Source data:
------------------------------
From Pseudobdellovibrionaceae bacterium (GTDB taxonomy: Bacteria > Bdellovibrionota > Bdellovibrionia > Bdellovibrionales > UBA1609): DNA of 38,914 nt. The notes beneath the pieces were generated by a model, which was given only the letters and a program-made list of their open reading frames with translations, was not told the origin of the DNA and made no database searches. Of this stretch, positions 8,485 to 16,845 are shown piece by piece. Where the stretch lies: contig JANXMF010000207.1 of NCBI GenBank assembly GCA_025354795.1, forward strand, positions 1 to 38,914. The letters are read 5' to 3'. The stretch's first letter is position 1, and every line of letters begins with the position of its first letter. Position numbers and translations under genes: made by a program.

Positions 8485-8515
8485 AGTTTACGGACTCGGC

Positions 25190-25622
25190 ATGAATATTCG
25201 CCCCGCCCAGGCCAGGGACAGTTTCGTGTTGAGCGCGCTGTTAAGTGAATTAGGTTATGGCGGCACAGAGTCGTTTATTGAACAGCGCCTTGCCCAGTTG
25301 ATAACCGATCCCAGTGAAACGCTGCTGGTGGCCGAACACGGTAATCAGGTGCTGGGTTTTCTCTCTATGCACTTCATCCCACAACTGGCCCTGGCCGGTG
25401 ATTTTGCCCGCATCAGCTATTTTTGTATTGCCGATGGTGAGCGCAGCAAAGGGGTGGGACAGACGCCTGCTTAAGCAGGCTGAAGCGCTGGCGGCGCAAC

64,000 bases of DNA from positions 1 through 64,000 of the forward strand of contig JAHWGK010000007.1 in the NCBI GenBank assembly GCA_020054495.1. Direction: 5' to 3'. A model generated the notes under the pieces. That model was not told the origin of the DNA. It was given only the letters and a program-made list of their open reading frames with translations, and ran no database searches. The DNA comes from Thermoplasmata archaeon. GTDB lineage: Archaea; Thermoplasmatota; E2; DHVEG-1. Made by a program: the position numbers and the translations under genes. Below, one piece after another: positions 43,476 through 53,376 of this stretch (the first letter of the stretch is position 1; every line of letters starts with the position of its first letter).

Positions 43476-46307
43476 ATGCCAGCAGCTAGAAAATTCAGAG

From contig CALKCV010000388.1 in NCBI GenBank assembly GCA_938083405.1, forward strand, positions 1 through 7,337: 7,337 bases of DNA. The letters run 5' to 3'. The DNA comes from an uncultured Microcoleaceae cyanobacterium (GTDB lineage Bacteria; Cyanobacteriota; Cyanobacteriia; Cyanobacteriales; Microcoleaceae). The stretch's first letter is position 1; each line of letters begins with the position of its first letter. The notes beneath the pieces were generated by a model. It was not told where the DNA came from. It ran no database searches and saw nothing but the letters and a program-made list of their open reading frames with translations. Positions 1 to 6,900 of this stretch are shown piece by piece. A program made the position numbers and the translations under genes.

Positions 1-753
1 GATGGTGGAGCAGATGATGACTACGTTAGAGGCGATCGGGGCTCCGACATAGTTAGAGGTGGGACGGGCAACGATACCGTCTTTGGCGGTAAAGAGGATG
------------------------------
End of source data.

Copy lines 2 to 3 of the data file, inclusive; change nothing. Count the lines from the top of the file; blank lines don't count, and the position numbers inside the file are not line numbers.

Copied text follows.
Positions 8485-8515
8485 AGTTTACGGACTCGGC